Some say the war would have ended without the bomb. Others say it shaved years off the war and saved millions of lives. Einstein later regretted his role in the creation of the first atomic weapon. Although he said his letter to the president may have been “the one great mistake in my life,” he acknowledged that “there was some justification, the danger that the Germans would make them first.”
While we’ll never know what our world would look like without Einstein’s letter to the President about E = mc2, these events provide a powerful reminder of two overarching themes of American history. The nation’s leadership in science and technology consistently has been advanced by key contributions made by immigrants. And despite these contributions, immigration policy, even for highly-valued talent, has always been fraught with controversy.
Viewed from the vantage point of 2017, it takes more than a moment to digest the fact that a visa for Albert Einstein was a point of controversy. Across the country and around the world, it’s hard to make it through high school without learning his name and the importance of his contributions. What nation would not want him as a citizen, either in peacetime or even more when confronted by increasing tensions in a dangerous world?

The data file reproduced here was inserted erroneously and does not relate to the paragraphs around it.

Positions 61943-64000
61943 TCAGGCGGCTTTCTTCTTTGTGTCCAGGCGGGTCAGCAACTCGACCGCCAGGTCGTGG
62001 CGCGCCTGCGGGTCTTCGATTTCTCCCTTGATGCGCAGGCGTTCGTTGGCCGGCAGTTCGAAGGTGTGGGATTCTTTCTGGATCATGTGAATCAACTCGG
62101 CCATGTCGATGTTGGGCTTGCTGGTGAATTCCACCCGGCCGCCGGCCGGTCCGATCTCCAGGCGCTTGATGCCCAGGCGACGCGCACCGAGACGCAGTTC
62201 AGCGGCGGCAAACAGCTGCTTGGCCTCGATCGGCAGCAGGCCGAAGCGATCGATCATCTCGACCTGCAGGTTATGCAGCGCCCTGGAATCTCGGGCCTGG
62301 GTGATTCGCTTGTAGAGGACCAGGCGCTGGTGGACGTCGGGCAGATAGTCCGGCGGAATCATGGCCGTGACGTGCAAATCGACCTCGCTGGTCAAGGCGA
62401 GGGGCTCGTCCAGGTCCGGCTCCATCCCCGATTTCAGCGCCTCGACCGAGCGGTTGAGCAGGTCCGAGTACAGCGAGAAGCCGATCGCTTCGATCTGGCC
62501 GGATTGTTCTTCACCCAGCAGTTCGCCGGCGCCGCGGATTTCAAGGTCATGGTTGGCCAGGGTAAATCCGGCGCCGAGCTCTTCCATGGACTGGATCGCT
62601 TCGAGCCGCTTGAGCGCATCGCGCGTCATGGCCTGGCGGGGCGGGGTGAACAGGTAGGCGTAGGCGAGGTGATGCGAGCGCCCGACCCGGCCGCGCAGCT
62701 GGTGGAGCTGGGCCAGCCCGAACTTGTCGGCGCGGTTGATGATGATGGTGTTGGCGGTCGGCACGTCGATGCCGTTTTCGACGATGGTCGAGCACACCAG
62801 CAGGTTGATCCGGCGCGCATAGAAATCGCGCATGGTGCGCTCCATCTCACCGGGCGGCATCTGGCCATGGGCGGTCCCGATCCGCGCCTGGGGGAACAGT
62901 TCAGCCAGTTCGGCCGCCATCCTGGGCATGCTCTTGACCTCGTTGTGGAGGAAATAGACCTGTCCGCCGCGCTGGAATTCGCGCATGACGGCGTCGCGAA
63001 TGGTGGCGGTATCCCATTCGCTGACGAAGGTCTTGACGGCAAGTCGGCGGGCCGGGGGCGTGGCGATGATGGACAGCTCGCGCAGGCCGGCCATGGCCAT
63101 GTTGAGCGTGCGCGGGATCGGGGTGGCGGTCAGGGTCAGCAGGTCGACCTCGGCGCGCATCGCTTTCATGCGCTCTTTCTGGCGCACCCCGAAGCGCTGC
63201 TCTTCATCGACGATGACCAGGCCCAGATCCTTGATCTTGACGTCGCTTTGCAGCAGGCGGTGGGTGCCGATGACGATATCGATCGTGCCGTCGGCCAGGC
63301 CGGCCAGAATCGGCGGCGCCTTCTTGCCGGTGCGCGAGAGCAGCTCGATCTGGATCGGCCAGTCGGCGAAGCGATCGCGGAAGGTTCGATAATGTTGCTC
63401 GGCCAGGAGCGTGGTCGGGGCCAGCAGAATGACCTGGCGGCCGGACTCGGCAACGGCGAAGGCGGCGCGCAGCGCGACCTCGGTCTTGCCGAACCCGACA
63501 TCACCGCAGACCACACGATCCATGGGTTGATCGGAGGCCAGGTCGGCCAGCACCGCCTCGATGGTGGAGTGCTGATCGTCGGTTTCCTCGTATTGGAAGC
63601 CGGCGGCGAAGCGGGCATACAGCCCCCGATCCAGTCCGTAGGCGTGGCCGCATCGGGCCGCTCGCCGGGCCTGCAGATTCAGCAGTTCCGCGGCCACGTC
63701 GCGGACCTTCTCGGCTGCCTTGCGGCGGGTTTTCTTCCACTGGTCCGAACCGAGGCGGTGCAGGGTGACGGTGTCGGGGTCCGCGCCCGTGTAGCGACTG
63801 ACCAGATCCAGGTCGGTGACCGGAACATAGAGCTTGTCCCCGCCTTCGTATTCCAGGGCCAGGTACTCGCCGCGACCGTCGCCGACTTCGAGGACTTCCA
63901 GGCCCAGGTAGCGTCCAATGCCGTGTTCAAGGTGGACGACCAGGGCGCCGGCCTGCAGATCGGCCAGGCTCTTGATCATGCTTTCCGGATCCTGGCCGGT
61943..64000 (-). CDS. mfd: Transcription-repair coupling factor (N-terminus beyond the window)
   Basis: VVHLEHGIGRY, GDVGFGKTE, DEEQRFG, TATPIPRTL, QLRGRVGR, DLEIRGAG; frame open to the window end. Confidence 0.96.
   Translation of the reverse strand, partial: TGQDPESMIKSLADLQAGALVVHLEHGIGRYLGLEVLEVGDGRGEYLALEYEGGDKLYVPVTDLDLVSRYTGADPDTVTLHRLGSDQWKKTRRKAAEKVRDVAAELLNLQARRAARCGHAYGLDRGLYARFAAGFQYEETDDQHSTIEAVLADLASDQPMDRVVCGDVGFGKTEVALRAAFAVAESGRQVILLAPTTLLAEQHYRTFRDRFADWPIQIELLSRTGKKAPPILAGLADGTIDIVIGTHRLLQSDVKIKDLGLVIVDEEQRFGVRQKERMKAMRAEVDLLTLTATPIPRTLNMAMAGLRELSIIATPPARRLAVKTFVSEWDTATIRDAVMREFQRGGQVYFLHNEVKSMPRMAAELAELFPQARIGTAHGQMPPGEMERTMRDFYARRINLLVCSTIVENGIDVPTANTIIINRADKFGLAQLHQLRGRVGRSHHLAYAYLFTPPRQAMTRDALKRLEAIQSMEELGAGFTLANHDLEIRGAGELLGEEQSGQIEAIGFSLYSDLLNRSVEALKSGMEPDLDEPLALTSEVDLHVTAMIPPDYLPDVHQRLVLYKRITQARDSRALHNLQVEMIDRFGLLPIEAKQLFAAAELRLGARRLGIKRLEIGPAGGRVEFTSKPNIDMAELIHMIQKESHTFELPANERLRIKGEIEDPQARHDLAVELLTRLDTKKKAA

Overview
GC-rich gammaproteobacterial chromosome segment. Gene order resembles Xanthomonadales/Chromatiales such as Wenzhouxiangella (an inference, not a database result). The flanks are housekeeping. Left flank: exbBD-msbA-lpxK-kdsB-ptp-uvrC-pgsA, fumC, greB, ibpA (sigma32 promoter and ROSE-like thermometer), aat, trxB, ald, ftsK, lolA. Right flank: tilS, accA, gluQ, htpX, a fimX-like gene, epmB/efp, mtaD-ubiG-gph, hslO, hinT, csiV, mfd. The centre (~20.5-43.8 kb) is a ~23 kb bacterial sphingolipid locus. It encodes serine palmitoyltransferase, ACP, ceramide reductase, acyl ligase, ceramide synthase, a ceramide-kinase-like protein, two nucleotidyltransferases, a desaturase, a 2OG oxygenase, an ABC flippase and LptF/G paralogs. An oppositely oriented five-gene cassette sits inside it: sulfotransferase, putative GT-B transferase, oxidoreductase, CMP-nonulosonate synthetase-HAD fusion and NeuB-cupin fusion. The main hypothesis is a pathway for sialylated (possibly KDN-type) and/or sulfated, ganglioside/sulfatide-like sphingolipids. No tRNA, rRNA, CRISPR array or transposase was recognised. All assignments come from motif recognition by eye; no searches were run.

In our own day there have been numerous immigrants that have followed in Einstein’s footsteps in the United States. Only a few win a Nobel Prize. But many have founded or led companies and contributed to important scientific discoveries. Perhaps nowhere is this more prevalent than in the technology sector in which we work. Just as the United States led the world in harnessing the power of the atom by building on the breakthroughs of talented immigrants, so the country leads the global technology sector today in important part because of the work of people who have come from other countries.
None of this means that every person who wants to enter the country should be permitted to do so. Immigration remains complicated, in the United States and every other country. But Einstein’s story reminds us of the enormous upside of attracting the best talent in the world – and the fact that the fullness of this talent and its potential contributions only emerge over time.